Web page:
Interview by Amanda Quinn Olivar, West Coast Editor
Born and raised in Los Angeles, Anja Salonen studied at the California Institute of the Arts and the Rhode Island School of Design. She has already had two solo exhibitions at Lei Min Space and As It Stands in Los Angeles, as well as a number of group shows, including Body Building with Maja Djordjevic at The Hole in New York. At a time when our screens expose us to endless images of human bodies, Salonen’s practice uses oils to break into this proliferation of fleshy pixels and explore the body in two and three dimensions. Her paintings are full of acid colors, uncomfortable energy and faces that seem to say “keep staring” and “please don’t look at me” in the same breath.
What was the aha moment that led you to art... and did Los Angeles play a part in your career decision?
The aha moment that led me to art occurred around the age of 3, looking into the eyes of a horse and telepathically understanding my future path as an artist. It was the moment of discovering magic and freaks and finding community in those things.
How has living in LA informed your approach and aesthetic?
I’ve found that the heat of Los Angeles has offset my cognition slightly, my sweat mixes with my oils. And it’s a very spiritual place, a city full of hidden magical pockets and people, endless surreal sprawl, desert adjacent, sort of like another planet. LA was where I spent the majority of my childhood, split between Finland and England, and something that really informed the way I see the world was that multiplicity of perspective.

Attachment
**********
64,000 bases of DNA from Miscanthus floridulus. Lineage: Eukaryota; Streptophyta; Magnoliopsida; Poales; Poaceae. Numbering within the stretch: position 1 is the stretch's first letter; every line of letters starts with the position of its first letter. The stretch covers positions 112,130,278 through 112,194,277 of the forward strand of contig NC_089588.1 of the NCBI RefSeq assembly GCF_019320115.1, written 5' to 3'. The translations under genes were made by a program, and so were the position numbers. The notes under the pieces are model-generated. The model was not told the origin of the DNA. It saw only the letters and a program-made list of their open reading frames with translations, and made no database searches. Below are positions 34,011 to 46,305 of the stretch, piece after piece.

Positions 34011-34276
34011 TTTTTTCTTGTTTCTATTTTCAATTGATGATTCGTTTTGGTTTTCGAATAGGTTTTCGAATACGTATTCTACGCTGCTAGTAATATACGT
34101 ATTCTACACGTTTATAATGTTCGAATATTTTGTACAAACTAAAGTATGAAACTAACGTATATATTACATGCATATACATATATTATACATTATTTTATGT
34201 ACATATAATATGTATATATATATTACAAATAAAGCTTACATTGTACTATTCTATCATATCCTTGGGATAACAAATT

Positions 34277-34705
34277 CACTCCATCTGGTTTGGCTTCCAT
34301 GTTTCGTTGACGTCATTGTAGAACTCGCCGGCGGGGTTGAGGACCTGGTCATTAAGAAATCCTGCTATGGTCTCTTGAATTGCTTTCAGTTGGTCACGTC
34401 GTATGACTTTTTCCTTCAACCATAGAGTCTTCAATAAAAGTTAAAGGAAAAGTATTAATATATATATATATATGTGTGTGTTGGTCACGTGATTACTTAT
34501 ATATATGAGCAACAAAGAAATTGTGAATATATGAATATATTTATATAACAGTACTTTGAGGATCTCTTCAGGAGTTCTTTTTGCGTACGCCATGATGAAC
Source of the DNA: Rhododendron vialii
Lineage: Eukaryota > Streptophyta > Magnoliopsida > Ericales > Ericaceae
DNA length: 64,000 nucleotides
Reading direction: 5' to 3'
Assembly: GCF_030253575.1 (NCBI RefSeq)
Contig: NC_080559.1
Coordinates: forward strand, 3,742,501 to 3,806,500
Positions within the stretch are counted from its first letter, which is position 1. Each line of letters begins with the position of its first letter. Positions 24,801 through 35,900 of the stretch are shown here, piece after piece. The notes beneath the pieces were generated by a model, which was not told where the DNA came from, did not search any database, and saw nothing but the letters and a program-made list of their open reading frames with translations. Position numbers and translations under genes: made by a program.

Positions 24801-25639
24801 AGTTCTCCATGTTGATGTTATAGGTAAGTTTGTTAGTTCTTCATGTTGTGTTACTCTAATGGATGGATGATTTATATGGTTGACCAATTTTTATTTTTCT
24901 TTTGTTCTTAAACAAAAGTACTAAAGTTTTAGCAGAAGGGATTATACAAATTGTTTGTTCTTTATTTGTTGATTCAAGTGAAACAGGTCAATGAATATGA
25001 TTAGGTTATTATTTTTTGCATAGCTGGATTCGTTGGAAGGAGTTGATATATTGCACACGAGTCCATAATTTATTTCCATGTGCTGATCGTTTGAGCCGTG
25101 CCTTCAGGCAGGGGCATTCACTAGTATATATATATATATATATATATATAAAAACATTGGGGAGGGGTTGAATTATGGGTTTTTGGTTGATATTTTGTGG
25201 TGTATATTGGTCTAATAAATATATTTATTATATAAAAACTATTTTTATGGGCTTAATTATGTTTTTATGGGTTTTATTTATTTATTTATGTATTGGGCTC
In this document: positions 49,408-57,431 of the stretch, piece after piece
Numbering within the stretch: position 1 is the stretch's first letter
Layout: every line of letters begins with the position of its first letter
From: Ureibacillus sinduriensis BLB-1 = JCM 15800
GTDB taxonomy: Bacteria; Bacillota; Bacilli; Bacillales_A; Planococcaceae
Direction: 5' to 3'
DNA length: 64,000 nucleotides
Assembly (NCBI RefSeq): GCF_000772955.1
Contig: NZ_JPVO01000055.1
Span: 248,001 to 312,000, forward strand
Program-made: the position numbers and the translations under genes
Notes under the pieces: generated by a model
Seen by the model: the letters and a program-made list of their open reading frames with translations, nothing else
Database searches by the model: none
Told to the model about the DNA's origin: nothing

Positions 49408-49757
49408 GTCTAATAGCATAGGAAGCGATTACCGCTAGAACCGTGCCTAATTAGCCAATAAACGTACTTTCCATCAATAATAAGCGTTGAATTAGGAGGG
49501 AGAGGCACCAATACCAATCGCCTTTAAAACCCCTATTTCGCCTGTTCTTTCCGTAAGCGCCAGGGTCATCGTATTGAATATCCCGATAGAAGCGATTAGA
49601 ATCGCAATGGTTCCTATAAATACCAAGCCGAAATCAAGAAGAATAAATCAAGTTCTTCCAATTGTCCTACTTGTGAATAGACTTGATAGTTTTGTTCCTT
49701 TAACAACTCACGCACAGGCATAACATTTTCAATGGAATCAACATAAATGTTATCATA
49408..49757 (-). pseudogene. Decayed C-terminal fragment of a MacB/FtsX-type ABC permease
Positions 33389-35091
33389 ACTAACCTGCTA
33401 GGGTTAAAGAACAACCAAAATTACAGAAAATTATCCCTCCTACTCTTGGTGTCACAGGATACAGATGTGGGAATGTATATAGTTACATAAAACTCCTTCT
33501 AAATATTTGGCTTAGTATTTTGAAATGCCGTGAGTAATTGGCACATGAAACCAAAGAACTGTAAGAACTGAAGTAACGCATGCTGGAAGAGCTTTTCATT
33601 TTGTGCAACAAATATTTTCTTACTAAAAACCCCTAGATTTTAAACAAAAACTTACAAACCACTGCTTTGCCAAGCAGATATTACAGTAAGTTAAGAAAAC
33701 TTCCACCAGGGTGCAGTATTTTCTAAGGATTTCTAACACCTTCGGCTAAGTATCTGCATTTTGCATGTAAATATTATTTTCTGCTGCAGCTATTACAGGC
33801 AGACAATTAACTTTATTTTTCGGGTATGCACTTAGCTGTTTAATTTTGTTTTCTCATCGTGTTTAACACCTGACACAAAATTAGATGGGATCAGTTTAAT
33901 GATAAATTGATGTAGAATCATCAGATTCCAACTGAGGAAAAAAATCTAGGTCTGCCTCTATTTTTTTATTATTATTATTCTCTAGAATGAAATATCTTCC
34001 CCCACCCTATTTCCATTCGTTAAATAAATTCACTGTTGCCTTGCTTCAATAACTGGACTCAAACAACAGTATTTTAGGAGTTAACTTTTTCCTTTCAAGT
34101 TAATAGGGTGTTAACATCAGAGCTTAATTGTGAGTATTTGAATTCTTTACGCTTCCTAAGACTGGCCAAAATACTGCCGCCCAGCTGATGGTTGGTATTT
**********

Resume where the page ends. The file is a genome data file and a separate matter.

When and how did you first feel embraced by our LA art community?
When I moved back to LA after leaving for a few years, I found my first studio, met artists, went to openings, and quickly became a part of the art community here.
The exhibition speaks about the vitality of our art community. Which pioneering LA artist influenced you the most? And whose work do you find intriguing right now?
Some LA artists I admire are Joan Brown, Richard Diebenkorn, Ed Ruscha, Henry Taylor, Wayne Thiebaud, Lois Dodd--and many of the artists whose work I really admire are now people I was lucky enough to study with at CalArts--Harry Dodge, Candice Lin, Scott Benzel, Jessica Bronson, etc. Others include Mira Dancy, Sojourner Truth Parsons, and Julie Curtiss.
What is your favorite art accident?
I think everything that happens is an initiatory learning opportunity.
How They Ran
Over The Influence
August 12 - September 5, 2018